Germany’s Bonds Advance With ECB Inflation Goal Seen Elusiveby
Yields drop to three-week low as oil slumps after OPEC meeting
Havens sustained before Spanish election, U.K. referendum
German government bonds advanced, pushing 10- and 30-year yields to the lowest level in three weeks, after the European Central Bank unveiled largely unchanged inflation forecasts which signaled that its policy goal may not be met in the next two years.
Sovereign securities from the region’s lower-rated countries erased earlier declines as oil futures prices slumped after members of the Organization of Petroleum Exporting Countries failed to agree on a new output ceiling. ECB President Mario Draghi told reporters in Vienna after a policy meeting that impetus from latest stimulus measures is yet to hit. Officials kept their asset-purchase program unchanged and left interest rates at record lows.
“Maybe a little bit surprising was the non-changing of the inflation forecast for 2017 and 2018,” said Christian Lenk, a fixed-income strategist at DZ Bank AG in Frankfurt. “That has to be viewed from the background that the ECB doesn’t want the market to think ‘OK they are increasing their inflation expectation’ and this might in turn make them become a little less dovish.”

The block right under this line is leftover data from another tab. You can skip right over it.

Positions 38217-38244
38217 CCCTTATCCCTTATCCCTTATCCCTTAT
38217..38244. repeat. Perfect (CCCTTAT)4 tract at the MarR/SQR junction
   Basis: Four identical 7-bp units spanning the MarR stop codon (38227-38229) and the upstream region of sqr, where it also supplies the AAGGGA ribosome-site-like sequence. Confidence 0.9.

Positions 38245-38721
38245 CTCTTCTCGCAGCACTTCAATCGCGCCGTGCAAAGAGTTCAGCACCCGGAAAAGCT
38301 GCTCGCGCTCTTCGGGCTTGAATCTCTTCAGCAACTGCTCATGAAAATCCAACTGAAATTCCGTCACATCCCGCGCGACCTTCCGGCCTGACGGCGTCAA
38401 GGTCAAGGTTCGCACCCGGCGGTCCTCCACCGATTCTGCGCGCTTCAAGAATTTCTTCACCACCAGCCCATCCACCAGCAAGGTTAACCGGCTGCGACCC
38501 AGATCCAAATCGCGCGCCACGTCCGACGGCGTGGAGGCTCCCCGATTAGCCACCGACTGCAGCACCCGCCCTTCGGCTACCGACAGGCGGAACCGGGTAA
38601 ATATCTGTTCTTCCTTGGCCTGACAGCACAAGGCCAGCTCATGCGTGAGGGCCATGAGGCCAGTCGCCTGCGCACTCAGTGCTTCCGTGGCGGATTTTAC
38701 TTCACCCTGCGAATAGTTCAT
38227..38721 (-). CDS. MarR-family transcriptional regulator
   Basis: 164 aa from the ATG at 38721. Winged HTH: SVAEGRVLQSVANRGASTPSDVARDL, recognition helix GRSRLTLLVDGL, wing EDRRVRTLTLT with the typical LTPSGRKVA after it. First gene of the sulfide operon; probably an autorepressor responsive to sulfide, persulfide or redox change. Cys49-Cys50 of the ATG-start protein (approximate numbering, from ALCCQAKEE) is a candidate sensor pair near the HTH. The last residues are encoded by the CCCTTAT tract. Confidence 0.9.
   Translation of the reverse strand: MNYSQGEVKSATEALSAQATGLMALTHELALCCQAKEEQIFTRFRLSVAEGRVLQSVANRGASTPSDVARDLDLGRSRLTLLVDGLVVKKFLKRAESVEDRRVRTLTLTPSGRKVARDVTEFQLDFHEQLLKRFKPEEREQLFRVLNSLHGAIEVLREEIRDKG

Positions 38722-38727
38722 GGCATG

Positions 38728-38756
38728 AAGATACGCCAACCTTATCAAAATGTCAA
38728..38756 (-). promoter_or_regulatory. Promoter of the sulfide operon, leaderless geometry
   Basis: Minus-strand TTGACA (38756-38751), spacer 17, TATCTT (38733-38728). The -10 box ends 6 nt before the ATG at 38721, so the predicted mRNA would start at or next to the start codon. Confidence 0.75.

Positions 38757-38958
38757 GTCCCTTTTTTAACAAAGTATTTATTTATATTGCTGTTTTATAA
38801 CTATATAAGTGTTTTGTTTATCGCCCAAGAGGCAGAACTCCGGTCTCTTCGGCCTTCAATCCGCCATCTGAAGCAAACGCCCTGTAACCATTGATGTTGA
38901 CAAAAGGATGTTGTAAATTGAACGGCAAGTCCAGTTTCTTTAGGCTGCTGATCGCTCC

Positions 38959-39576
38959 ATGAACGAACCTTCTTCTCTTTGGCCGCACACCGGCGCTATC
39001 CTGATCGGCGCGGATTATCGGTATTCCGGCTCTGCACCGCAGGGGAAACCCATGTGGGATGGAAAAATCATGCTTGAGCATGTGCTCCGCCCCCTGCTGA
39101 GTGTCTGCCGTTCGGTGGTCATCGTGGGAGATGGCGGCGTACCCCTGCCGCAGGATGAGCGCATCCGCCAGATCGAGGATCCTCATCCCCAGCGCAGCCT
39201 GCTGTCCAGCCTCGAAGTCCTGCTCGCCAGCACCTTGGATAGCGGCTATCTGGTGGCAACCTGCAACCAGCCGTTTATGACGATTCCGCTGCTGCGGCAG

Germany’s sovereign debt has returned 1.1 percent in the past month, according to Bloomberg World Bond Indexes. The securities have been supported by the prospect of prolonged stimulus from the ECB as well as their appeal as a haven as investors look ahead to Spain’s June 26 election, which will come three days after Britain decides on its membership of the European Union, an event that Draghi cited among risks facing the region.
Germany’s 30-year bund yields fell three basis points, or 0.03 percentage point, to 0.81 percent as of 4:15 p.m. London time, its lowest level since May 12. The 2.5 percent security due in August 2046 gained 0.89, or 8.90 euros per 1,000-euro ($1,116) face amount, to 144.955.
Benchmark 10-year bund yields dropped as much as two basis points to 0.11 percent, also the lowest since May 12.
It’s crucial “that the very low inflation environment doesn’t become entrenched,” Draghi said. Aside from a small increase to this year’s outlook, the ECB’s inflation forecasts were unchanged from March, including a 1.6 percent prediction for 2018 -- short of its price-stability goal of just under 2 percent.
Brent crude erased earlier gains, sliding 0.8 percent to $49.34 a barrel.
Spain’s 10-year bond yield was little changed at 1.49 percent, after rising to 1.54 percent, the highest since May 25. Similar-maturity Italian bonds yielded 1.38 percent, having been as high as 1.43 percent.